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90s Slang You Should Know


[blath -er-skahyt] /ˈblæð ərˌskaɪt/
a person given to voluble, empty talk.
nonsense; blather.
Origin of blatherskite
1640-50; blather + skite skate3 Unabridged
Based on the Random House Dictionary, © Random House, Inc. 2017.
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Examples from the Web for blatherskite
Historical Examples
  • The Confederate Major was of the class referred to in polite American parlance, as a "blatherskite."

    Campaigns of a Non-Combatant, George Alfred Townsend
  • Maurice's Jabberwock will begin with his blatherskite nonsense—it will be something to pass the time.

    Prince Fortunatus William Black
  • I want thim to remimber their father as something besides a blatherskite phin they grow up.

    Port O' Gold Louis John Stellman
  • I fancy that blatherskite, Dorsett, wont sail so high tomorrow.

  • What do I care for the Separationist blatherskite more than for the loyal fools?

    Romance Joseph Conrad and F.M. Hueffer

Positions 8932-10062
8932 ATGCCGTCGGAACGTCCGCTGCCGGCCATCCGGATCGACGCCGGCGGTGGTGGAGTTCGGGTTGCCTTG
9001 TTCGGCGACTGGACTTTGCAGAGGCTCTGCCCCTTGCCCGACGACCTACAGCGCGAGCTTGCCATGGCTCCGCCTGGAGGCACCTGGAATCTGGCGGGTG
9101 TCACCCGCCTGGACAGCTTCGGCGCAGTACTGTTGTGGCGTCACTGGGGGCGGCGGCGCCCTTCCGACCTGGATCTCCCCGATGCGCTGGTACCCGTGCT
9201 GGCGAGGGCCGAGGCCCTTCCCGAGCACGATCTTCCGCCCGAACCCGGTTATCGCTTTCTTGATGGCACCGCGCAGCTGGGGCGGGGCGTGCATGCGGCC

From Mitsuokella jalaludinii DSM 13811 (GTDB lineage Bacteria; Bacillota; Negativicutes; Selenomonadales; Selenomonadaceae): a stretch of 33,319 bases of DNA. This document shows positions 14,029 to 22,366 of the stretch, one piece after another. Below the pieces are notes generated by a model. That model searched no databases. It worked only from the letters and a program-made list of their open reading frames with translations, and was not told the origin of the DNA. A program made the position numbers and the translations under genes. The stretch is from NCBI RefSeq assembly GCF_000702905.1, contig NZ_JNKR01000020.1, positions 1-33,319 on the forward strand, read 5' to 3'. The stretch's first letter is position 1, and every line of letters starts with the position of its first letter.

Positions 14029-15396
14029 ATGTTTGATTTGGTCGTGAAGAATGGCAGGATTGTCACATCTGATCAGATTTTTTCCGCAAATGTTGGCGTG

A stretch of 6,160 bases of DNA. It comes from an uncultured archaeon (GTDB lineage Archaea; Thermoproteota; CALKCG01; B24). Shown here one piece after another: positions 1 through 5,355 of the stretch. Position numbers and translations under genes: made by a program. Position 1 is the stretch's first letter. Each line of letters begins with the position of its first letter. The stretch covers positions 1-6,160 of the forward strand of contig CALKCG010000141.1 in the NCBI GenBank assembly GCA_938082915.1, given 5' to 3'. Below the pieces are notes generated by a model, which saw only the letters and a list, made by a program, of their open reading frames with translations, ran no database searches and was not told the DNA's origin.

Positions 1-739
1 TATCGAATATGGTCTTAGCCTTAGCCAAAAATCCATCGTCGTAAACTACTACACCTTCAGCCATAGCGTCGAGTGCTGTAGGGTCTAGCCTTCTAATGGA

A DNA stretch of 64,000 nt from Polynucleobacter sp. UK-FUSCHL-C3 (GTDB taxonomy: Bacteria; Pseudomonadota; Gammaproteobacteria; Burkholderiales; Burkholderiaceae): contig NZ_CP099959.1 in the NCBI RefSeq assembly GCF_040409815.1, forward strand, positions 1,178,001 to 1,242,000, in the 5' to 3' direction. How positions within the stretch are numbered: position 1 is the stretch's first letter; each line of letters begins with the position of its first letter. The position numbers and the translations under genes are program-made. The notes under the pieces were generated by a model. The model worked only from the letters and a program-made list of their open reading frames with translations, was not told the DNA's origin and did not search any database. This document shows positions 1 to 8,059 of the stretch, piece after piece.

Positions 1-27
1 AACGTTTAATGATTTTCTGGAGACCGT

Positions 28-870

British Dictionary definitions for blatherskite


a talkative silly person
foolish talk; nonsense
Word Origin
C17: see blather, skate³
Collins English Dictionary - Complete & Unabridged 2012 Digital Edition
© William Collins Sons & Co. Ltd. 1979, 1986 © HarperCollins
Publishers 1998, 2000, 2003, 2005, 2006, 2007, 2009, 2012
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Word Origin and History for blatherskite

c.1650, bletherskate, in Scottish song "Maggie Lauder," which was popular with soldiers in the Continental Army in the American Revolution, hence the colloquial U.S. use for "talkative fellow, foolish talk," especially in early 19c. From blather (v.) + dialectal skite "contemptible person."

Online Etymology Dictionary, © 2010 Douglas Harper
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